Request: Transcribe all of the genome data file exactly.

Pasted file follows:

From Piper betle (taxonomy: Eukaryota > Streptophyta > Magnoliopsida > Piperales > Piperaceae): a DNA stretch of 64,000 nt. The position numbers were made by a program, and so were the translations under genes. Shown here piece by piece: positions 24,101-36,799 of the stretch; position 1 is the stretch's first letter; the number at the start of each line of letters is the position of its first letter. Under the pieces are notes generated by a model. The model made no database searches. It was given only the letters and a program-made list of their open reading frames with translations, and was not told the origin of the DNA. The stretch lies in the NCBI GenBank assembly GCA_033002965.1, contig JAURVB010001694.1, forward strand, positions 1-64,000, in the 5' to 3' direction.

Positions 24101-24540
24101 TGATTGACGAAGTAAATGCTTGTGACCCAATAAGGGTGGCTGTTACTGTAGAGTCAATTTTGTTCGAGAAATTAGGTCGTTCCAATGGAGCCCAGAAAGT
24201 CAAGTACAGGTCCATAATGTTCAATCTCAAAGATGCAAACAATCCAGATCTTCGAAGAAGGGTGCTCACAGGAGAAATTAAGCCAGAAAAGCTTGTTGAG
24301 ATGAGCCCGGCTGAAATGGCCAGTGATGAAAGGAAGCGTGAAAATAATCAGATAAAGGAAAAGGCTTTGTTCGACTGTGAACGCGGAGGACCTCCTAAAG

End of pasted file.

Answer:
From Piper betle (taxonomy: Eukaryota > Streptophyta > Magnoliopsida > Piperales > Piperaceae): a DNA stretch of 64,000 nt. The position numbers were made by a program, and so were the translations under genes. Shown here piece by piece: positions 24,101-36,799 of the stretch; position 1 is the stretch's first letter; the number at the start of each line of letters is the position of its first letter. Under the pieces are notes generated by a model. The model made no database searches. It was given only the letters and a program-made list of their open reading frames with translations, and was not told the origin of the DNA. The stretch lies in the NCBI GenBank assembly GCA_033002965.1, contig JAURVB010001694.1, forward strand, positions 1-64,000, in the 5' to 3' direction.

Positions 24101-24540
24101 TGATTGACGAAGTAAATGCTTGTGACCCAATAAGGGTGGCTGTTACTGTAGAGTCAATTTTGTTCGAGAAATTAGGTCGTTCCAATGGAGCCCAGAAAGT
24201 CAAGTACAGGTCCATAATGTTCAATCTCAAAGATGCAAACAATCCAGATCTTCGAAGAAGGGTGCTCACAGGAGAAATTAAGCCAGAAAAGCTTGTTGAG
24301 ATGAGCCCGGCTGAAATGGCCAGTGATGAAAGGAAGCGTGAAAATAATCAGATAAAGGAAAAGGCTTTGTTCGACTGTGAACGCGGAGGACCTCCTAAAG